The US House Subcommittee on Commerce, Manufacturing and Trade held its second informational hearing for internet gambling issues on November 18. The hearing dealt generally with the threshold question of whether the federal government should regulate gambling on the internet. Questions about the mechanics of a federal regulatory system were given only cursory explanation. The comparative strengths and weaknesses of H.R. 2366 and H.R. 1174 were also given only cursory explanation, but it is beginning to appear that H.R. 2366 is the only bill that will move.
Video replay of the entire 2-hour hearing is available on the House Energy and Commerce Committee’s Youtube channel.
Highlights are found at the following minute marks:
2:35 Rep. Bono Mack, subcommittee chair, gives her opening remarks.
8:00 Rep. Butterfield, ranking member of the subcommittee, gives his opening remarks.
12:43 Rep. Barton, chair emeritus of the Commerce and Energy Committee and chief sponsor of H.R. 2366, reads his opening remarks.
“The bill that I have introduced builds on the work that Mr. Frank and Mr. Campbell have already done.”
“I want to point out that the bill that we’re hoping to markup in this subcommittee deals only with internet poker. It does not deal with generic gaming or gambling. It is just internet poker, and as everyone knows, poker is a game of skill.”
18:15 Rep. Frank, chief sponsor of H.R. 1174 gives his opening remarks.
“Once we decide to do this, there are specific legislative details—and I think in a bipartisan way we can work them out. I will say Mr. Barton, Mr. Campbell, and I have already had some meetings, and we think it’s possible we can come to agreement on a lot of these specifics.”
“I hope this committee will go ahead with the basic principle, and then I look forward to our working on the specifics.”
24:34 Rep. Wolf read his opening remarks.
30:17 Rep. Campbell, sponsor of H.R. 1174 gives his opening remarks.
35:49 Rep. Barton, recognized for five minutes.
“Mr. Wolf, in your comments you repeatedly say “gambling.” You never once said “poker.” I mean, you do recognize that poker is a game of skill I presume?”
Rep. Wolf’s response (37:02): “I’m not here to tell you that internet poker is wrong. That’s not my ability. What I’m here to say is that if you put internet gambling in college dorms, people will literally in a few short minutes be bankrupt and broken… I think internet gambling will bring about suicide and problems.”
39:53 Rep. Butterfield recognized for five minutes.
To Rep Frank: “Please discuss the broader scope of your bill and why you think allowing bets and wagers on activities other than poker is the preferred approach.”
Rep. Frank‘s response “I don’t think we should ban poker or anything else that’s voluntary and doesn’t hurt anybody else, including gambling. Now, [H.R. 1174] does have a prohibition on sports betting; frankly that is a practical fact. I was pushing this bill in the committee I chaired and we couldn’t get it through over the objections of mostly the National Football League. And I will report to you that the National Football League believes that if we were to allow internet gambling, people might start betting on football games… At any rate I accepted that reality. But yes, beyond that, our bill does say ‘adults should be able to do on the internet what they prefer to do,’ and I don’t see any reason for banning gambling. There is a narrower issue on poker, but I’m for getting as much freedom as I can for people as long as they’re not hurting others. If all we could get would be poker I would be all for it. I am for the broader issue because I do not think that we should be restricting people’s freedom to do other things.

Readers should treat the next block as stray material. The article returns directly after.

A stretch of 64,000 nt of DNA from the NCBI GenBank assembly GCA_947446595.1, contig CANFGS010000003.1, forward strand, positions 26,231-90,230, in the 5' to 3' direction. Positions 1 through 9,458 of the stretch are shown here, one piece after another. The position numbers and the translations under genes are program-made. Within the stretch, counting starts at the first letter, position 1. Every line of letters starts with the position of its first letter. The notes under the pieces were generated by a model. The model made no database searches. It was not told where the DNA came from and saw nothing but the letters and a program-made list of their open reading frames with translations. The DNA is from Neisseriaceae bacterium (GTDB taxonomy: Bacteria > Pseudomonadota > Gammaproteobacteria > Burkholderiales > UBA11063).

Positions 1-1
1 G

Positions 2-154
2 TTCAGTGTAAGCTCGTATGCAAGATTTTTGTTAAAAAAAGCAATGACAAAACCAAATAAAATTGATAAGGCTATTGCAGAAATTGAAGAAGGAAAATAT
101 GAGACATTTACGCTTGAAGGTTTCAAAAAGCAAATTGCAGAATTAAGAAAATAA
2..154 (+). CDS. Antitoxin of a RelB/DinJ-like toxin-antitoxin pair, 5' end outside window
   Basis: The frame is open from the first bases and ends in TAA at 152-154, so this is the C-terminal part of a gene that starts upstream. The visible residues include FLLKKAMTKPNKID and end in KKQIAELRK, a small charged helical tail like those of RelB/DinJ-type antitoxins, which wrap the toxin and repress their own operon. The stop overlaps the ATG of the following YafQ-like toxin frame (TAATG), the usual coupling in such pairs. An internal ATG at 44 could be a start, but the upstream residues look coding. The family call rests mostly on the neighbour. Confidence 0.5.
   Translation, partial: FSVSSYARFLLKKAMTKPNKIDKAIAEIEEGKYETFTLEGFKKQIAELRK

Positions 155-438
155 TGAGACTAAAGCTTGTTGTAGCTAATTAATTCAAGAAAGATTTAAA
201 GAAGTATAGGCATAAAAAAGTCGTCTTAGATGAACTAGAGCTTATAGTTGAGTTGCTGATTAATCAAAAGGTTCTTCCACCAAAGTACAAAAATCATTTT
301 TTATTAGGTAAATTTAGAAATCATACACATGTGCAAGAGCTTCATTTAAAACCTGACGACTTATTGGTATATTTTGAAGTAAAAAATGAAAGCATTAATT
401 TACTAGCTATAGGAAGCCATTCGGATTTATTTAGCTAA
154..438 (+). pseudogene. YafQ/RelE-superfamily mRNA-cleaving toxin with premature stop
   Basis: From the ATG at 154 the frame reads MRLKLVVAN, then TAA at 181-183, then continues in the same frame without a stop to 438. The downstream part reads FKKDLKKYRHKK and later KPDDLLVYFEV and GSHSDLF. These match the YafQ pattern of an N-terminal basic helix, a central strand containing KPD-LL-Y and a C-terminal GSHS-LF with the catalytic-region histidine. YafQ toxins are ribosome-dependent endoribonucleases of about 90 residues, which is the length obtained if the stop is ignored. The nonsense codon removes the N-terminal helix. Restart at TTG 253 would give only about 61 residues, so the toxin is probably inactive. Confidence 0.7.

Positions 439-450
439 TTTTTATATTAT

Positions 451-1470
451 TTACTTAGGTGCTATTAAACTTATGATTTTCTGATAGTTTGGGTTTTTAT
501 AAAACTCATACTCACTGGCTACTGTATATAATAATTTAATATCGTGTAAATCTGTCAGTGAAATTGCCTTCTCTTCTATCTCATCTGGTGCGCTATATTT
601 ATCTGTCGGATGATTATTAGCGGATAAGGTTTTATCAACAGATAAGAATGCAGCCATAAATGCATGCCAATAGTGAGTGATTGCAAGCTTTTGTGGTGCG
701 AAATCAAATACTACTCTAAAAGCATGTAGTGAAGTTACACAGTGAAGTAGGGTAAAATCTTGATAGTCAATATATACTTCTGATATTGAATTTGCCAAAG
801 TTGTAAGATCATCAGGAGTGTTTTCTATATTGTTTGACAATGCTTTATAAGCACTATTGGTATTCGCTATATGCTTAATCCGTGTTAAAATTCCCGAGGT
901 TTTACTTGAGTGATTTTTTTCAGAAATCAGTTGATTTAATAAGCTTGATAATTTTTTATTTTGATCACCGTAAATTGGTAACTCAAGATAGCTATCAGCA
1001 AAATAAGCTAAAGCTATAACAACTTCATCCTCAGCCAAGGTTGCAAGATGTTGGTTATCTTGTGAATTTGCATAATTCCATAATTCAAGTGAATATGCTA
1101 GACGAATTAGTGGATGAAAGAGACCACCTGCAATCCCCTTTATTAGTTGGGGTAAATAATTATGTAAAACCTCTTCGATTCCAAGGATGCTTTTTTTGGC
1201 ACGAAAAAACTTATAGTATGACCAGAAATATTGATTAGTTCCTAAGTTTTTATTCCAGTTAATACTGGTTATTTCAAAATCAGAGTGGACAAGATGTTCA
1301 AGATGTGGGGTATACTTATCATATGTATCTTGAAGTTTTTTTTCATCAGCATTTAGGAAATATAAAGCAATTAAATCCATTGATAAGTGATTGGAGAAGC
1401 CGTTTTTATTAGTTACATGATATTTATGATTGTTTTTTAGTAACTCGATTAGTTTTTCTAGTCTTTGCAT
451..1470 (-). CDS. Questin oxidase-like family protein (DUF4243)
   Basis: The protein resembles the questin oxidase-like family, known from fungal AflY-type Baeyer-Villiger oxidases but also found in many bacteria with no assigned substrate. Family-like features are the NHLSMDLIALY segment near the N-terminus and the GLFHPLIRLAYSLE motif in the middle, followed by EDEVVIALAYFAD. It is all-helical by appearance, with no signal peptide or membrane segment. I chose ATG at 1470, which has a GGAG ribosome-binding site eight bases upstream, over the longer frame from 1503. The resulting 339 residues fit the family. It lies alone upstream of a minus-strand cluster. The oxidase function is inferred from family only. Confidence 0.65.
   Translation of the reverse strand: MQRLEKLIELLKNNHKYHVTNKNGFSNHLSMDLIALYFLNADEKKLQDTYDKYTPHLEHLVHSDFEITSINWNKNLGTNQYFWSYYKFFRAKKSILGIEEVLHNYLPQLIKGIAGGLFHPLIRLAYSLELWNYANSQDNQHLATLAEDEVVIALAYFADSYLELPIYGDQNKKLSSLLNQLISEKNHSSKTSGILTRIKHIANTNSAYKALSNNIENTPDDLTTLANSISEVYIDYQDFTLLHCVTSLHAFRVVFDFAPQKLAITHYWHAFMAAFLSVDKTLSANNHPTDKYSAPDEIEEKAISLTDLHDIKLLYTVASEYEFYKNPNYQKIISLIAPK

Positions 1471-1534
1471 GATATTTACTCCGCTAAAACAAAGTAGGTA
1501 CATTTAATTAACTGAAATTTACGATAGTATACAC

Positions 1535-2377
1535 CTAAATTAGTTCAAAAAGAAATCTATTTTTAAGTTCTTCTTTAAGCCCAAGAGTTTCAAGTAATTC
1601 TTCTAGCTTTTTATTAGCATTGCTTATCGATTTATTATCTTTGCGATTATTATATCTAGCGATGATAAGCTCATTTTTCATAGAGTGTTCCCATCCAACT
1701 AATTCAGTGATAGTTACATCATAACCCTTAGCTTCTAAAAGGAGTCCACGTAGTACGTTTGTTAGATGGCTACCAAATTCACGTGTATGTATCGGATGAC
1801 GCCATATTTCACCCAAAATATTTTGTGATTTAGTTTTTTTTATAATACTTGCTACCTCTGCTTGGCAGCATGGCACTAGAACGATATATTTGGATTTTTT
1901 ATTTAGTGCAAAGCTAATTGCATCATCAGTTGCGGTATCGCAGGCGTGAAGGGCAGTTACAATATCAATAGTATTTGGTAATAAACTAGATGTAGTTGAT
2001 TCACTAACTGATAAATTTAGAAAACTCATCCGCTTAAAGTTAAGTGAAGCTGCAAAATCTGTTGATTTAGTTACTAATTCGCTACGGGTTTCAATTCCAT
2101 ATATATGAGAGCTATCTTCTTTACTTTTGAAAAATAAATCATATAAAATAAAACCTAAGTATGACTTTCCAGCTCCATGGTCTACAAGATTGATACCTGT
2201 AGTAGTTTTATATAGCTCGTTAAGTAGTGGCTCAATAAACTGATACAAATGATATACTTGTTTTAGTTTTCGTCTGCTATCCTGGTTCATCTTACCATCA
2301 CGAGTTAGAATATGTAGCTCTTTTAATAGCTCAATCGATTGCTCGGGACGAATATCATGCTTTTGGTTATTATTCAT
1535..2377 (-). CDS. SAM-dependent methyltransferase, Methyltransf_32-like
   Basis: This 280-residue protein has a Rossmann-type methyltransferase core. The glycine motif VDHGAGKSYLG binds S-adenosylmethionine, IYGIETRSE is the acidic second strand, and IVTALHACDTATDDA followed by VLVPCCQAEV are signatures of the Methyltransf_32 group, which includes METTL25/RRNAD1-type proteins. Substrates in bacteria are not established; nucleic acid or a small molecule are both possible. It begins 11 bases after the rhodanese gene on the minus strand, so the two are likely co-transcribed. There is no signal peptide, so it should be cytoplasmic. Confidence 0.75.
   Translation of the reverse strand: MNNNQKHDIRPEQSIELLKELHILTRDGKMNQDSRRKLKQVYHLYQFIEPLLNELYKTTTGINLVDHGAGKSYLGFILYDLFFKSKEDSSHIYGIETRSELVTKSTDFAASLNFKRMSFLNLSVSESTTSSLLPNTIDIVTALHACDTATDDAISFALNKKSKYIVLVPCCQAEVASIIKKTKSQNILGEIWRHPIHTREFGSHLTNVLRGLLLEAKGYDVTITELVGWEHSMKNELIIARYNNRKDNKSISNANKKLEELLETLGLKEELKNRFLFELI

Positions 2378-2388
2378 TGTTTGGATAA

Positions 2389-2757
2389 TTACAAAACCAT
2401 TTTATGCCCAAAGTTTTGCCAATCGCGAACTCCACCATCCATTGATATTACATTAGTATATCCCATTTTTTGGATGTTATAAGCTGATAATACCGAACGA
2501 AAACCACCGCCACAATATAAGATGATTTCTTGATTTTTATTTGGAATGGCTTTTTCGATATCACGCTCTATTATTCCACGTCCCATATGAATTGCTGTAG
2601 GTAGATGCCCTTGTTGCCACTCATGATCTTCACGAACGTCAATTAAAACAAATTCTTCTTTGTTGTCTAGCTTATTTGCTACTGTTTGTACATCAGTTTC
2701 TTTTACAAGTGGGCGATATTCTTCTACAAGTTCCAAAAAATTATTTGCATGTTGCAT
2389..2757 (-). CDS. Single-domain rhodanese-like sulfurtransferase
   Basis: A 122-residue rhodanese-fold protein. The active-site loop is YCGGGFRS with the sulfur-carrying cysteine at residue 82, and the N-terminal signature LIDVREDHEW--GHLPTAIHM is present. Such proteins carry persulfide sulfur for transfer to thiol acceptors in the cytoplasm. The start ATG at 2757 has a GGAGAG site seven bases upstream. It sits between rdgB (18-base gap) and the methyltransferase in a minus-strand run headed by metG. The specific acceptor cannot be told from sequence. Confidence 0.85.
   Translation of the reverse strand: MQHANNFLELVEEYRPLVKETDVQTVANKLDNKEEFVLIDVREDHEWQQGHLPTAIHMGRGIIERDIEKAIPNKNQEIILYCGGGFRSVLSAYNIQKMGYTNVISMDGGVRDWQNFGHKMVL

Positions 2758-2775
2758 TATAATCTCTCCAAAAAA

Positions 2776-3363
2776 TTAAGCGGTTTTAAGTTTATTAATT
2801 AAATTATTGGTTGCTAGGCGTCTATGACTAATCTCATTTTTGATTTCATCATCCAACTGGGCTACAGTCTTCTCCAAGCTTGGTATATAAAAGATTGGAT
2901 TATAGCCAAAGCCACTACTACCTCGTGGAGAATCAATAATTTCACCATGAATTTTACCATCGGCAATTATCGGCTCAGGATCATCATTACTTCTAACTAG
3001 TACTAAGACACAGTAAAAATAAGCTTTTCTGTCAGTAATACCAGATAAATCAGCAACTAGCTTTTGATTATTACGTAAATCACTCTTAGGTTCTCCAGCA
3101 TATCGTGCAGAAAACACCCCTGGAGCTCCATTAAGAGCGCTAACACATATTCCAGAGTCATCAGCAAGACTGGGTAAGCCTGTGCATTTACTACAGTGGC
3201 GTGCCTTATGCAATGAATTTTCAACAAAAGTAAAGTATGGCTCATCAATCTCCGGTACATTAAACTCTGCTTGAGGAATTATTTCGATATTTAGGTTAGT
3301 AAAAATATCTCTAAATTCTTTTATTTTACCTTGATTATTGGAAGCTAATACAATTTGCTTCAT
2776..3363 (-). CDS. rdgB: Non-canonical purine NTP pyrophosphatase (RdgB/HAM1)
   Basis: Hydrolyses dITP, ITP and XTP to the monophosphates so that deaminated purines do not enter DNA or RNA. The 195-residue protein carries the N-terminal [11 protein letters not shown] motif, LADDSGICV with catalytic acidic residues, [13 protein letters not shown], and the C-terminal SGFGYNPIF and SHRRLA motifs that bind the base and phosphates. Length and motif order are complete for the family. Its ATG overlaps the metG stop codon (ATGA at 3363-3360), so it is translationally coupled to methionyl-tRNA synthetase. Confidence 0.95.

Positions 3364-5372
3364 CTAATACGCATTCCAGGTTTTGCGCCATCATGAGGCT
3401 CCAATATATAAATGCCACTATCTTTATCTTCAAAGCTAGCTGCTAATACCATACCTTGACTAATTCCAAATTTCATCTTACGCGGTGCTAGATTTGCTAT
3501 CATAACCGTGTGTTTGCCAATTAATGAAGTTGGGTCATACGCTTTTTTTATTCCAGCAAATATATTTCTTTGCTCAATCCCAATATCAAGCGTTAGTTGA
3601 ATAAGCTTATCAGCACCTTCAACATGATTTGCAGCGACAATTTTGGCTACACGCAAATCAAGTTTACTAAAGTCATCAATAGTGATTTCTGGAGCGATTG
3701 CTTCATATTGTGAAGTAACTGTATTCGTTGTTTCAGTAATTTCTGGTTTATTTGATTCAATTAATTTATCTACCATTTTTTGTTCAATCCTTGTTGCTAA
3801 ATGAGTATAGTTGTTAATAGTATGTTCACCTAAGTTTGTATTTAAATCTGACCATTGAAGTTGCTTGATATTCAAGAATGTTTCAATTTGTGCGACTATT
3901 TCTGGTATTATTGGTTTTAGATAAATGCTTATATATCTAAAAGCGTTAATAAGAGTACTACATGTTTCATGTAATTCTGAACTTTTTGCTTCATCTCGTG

48:17 Mark Lipparelli, Chairman of Nevada Gaming Control Board, gives his opening statement.
53:50 Charles McIntyre, Executive Director of New Hampshire Lottery Commission, gives his opening statement.
58:42 Frank J. Fahrenkopf, Jr., President and CEO of American Gaming Association, gives his opening statement.
“We support federal legislation that will allow states and other appropriate authorities to license and regulate online poker, while also insuring that each state, such as New Hampshire, has the right to determine whether such activity should be permissible by the residents of their state.
We believe the best approach to making that happen is to modernize and strengthen the Wire Act of 1961 with conforming amendments to the Unlawful Internet Gambling Enforcement Act to unambiguously outlaw and hopefully eliminate illegal internet gambling.
The AGA asks that any gaming legislative proposal establish federal guidelines so there are consistent regulations for online poker in all jurisdiction that choose to have it.
1:04:22 Dr. Rachel A. Volberg, Senior Research Scientist of NORC at the University of Chicago, gives her opening statement.
1:24:30 Rep. Barton asks Liparelli: “Would online poker hurt or help brick and mortar casinos?”
Liparelli’s response: “I think it’s been our experience that if there is an impact it’s already reflected in operations. Clearly there’s a lot of online gaming happening now. It’s exploded in the last seven years. So if there has been a direct impact, it’s probably already being felt. I think the industry participants that we talk to frequently see an opportunity there, but they see it as a compliment, rather than something that would impact their businesses directly.